Curriculum Opinion

Let’s Get Over the Slump

By James Paul Gee & Michael H. Levine — September 16, 2008 7 min read
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More than 15 million children in preschool and the primary grades have just entered or returned to school, eager to learn. Unless we change our nation’s literacy priorities to address both the early reading gap and a newly emerging digital-participation gap, five years from now more than a third of these children will fail to attain the literacy and necessary 21st-century skills to engage with school. They thus will risk spiraling on a tragic trajectory toward academic failure and economic insecurity.

Ensuring that these children of promise develop the competencies needed to succeed in a global age will take a new national commitment to unleashing the untapped power of interactive media.

For the 25 years since the release of A Nation at Risk, the report of the National Commission on Excellence in Education, our country has faced wide achievement gaps that derive most centrally from disparities in economic circumstance, educational opportunity, and basic-skills mastery. Today, the United States faces two increasingly related gaps, both detrimental to our continued recognition as the world’s innovation leader. The first is the old reading gap between richer and poorer children, and the consequent disparity in school success between white children and children from some minority groups. The second is the gap between students who have mastered digital media and those who have not.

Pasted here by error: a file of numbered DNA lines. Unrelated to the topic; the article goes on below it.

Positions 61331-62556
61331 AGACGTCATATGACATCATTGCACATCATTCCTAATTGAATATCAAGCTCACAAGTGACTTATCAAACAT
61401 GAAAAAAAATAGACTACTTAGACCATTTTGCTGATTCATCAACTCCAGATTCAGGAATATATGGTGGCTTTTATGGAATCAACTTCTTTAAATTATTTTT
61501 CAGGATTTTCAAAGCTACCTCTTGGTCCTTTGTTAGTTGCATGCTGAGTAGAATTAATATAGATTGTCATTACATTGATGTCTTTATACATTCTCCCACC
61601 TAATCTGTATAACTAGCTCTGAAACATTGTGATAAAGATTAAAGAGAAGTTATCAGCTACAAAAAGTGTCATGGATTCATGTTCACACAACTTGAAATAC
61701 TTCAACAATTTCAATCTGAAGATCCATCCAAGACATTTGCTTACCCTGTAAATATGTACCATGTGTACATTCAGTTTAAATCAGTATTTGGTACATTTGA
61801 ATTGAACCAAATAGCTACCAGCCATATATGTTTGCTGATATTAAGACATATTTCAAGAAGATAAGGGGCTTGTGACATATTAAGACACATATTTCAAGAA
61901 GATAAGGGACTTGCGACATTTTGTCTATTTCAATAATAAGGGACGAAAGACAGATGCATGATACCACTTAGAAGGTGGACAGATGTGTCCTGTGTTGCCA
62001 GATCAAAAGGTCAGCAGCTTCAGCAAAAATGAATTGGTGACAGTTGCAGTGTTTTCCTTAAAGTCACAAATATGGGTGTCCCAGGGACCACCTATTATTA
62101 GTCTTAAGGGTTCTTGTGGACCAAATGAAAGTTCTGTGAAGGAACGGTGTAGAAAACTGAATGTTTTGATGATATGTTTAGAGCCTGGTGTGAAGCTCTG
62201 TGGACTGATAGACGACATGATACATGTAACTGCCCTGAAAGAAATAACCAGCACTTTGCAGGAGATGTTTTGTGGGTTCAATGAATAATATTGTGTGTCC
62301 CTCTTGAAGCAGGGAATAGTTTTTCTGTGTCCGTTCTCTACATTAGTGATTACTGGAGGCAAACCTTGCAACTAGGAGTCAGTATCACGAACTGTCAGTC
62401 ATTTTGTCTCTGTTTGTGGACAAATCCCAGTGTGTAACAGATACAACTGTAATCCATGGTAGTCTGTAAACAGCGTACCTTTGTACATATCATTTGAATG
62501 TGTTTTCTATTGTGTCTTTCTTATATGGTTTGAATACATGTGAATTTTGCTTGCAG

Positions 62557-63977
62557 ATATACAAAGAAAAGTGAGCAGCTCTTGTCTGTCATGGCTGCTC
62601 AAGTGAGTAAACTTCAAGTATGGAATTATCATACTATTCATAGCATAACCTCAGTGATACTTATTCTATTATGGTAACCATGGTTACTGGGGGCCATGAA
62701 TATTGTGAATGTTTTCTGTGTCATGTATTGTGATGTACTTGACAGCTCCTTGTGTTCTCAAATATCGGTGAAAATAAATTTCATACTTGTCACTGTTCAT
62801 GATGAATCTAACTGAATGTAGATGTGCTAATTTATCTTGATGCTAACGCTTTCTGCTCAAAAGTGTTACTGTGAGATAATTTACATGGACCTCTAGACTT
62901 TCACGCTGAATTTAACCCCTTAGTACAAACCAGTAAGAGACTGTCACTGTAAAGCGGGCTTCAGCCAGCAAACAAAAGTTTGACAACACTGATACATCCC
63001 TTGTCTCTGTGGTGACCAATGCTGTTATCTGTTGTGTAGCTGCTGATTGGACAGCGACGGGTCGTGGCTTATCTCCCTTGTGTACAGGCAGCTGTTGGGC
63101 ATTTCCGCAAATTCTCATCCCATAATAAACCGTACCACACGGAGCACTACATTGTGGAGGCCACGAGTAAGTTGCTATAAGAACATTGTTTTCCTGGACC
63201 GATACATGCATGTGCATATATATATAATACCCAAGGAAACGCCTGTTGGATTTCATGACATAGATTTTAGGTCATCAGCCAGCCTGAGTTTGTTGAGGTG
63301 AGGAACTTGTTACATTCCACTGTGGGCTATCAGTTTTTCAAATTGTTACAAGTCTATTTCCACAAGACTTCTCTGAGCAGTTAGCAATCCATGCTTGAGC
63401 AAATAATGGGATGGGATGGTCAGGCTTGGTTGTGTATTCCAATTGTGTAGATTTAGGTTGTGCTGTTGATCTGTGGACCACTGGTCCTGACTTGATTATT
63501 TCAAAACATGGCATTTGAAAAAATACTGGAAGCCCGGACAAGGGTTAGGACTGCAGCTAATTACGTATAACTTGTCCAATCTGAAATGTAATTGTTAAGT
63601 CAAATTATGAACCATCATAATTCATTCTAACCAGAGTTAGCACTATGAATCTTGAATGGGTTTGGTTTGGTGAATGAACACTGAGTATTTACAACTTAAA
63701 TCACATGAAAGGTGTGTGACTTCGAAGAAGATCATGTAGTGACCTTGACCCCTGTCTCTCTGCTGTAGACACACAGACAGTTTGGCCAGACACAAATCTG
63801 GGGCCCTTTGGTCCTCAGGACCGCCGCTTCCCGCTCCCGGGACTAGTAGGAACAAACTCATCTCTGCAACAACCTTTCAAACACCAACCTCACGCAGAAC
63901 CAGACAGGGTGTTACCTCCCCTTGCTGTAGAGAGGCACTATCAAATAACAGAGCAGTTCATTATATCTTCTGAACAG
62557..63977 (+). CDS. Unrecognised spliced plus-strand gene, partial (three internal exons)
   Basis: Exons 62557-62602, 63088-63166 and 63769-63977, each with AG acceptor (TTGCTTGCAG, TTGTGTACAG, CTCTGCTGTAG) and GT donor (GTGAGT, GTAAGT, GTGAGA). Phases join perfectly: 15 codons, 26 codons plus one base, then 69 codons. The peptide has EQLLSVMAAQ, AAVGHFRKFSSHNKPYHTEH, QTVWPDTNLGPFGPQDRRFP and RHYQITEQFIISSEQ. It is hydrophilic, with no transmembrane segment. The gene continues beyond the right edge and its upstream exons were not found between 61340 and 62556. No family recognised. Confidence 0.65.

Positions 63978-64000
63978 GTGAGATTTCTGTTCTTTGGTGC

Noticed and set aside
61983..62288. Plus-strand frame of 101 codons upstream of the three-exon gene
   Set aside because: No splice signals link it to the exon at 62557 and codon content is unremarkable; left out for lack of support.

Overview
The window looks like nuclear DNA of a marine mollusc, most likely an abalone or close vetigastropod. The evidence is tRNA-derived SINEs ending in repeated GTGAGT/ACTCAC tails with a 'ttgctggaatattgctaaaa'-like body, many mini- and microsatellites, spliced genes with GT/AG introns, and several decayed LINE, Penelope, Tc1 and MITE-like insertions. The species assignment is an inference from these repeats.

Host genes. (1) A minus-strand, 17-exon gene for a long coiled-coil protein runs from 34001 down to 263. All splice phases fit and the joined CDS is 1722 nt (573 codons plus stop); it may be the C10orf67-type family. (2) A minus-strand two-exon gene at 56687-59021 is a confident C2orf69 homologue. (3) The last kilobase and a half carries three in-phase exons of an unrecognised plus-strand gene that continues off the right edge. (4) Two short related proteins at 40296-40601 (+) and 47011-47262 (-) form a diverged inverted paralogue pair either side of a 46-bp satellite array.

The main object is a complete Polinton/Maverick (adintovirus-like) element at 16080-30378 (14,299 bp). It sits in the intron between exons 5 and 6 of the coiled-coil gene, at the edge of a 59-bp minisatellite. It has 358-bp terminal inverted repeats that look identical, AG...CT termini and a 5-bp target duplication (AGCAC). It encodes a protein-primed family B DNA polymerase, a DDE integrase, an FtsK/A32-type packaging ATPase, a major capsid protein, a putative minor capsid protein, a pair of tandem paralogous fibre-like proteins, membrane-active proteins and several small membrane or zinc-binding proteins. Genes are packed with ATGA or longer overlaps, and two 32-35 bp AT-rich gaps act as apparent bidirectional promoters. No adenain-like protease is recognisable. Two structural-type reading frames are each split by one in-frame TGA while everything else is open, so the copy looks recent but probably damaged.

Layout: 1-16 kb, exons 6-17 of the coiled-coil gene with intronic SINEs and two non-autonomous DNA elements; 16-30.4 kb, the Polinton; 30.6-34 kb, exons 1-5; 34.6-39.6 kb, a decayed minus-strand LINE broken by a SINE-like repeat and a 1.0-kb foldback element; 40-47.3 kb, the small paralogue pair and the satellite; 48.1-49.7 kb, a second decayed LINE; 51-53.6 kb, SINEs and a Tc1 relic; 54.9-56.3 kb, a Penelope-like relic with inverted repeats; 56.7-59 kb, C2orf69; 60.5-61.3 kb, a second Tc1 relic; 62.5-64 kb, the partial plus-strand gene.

According to the National Assessment of Educational Progress, most low-income children in this country are below grade level in reading by 4th grade, and international assessments show that they lag behind their global peers on literacy measures. While national policies such as Reading First have strongly emphasized the need to learn such key reading skills as decoding and phonemic awareness in the early grades, the well-known phenomenon of the “4th grade slump” remains a critical challenge. Far too many students who appear to be learning to read well in the early grades hit a wall and fall behind by the 4th grade.

Digital media, well deployed, can have enormous educational impact almost immediately."